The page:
The Difference Between Prescription and Over the Counter Medication
Prescription drugs are:
- Prescribed by a doctor or Nurse Practitioner
- Bought at a pharmacy and distributed to you by a pharmacy
- Prescribed for and intended to be used by one person, it is dangerous and in some cases illegal to allow another person to use prescriptions not prescribed to them.
- Regulated by FDA through the New Drug Application (NDA) process. This is the formal step a drug sponsor takes to ask that the FDA consider approving a new drug for marketing in the United States. An NDA includes all animal and human data and analyses of the data, as well as information about how the drug behaves in the body and how it is manufactured. For more information on the NDA process, please see “The FDA’s Drug Review Process: Ensuring Drugs Are Safe and Effective.”
OTC drugs are:
- Drugs that do NOT require a doctor’s prescription, and can be purchased in drug stores, conveniences stores and grocery stores off the shelf
- Regulated by FDA through OTC Drug monographs. OTC drug monographs are a kind of “recipe book” covering acceptable ingredients, doses, formulations, and labeling. Monographs will continually be updated adding additional ingredients and labeling as needed. Products conforming to a monograph may be marketed without further FDA clearance, while those that do not, must undergo separate review and approval through the “New Drug Approval System.”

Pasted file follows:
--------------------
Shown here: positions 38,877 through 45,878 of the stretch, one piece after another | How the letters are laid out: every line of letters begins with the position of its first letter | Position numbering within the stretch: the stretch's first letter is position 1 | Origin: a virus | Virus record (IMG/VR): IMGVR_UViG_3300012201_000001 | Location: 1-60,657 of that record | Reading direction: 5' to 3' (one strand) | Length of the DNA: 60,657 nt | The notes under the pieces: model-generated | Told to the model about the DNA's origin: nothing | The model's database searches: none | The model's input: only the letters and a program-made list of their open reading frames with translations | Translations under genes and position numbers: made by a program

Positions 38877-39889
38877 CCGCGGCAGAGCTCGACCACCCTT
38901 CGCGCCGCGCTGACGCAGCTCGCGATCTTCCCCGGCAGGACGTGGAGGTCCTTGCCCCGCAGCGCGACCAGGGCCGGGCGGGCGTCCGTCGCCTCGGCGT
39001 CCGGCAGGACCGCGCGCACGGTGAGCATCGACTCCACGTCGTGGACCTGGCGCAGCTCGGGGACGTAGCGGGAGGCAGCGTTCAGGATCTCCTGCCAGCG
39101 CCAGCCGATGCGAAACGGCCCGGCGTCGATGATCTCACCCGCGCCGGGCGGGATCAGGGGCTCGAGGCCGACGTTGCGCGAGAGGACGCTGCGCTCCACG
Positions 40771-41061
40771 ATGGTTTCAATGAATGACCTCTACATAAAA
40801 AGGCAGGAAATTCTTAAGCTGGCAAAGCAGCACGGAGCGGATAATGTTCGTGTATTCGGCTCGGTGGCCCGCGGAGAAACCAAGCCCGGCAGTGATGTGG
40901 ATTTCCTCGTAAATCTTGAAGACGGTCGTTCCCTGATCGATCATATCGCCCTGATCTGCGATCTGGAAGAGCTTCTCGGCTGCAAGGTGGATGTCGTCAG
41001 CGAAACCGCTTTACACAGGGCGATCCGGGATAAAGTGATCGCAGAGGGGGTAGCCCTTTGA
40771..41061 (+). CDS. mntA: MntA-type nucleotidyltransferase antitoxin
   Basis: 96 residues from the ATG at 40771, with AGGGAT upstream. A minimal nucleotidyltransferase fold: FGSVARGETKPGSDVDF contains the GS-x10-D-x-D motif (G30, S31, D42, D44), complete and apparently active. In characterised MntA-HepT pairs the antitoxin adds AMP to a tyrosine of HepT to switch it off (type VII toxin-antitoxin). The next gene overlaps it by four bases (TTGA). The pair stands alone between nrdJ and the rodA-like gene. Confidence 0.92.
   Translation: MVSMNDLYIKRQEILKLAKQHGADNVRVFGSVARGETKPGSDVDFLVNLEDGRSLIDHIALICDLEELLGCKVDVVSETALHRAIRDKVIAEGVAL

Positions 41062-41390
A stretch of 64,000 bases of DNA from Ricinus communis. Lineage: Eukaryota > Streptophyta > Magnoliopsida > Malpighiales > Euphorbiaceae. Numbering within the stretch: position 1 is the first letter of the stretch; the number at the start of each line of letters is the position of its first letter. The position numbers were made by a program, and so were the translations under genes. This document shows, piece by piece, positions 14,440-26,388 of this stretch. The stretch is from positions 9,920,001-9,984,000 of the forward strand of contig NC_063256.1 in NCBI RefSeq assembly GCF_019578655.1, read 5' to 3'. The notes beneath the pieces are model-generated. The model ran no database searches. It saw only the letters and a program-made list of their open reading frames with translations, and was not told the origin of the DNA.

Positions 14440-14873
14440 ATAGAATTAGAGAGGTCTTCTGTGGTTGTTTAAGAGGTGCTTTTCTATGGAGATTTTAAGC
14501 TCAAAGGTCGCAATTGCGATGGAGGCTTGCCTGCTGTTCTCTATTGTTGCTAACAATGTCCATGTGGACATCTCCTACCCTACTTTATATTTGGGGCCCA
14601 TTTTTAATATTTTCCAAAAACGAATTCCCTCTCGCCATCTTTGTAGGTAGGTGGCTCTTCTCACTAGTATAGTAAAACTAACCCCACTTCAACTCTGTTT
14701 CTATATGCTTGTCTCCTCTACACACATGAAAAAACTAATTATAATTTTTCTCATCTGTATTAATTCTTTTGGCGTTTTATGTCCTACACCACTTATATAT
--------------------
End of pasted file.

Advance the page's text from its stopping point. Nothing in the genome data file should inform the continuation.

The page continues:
- Examples would be ibuprofen, naproxen, and Loratadine.
OTC Benefit Solutions by Fieldtex Products offers OTC medications as well as non-medication personal health items to HMO plan members. The goal of providing these items is to help to maintain health and wellness. Since it has been proven that it is cheaper over the longterm to keep someone healthy than it is to treat sickness and injuries, the programs aims to offer members basic items that they are likely already using to help them stay healthy.
Prescription vs. Over-the-Counter Medication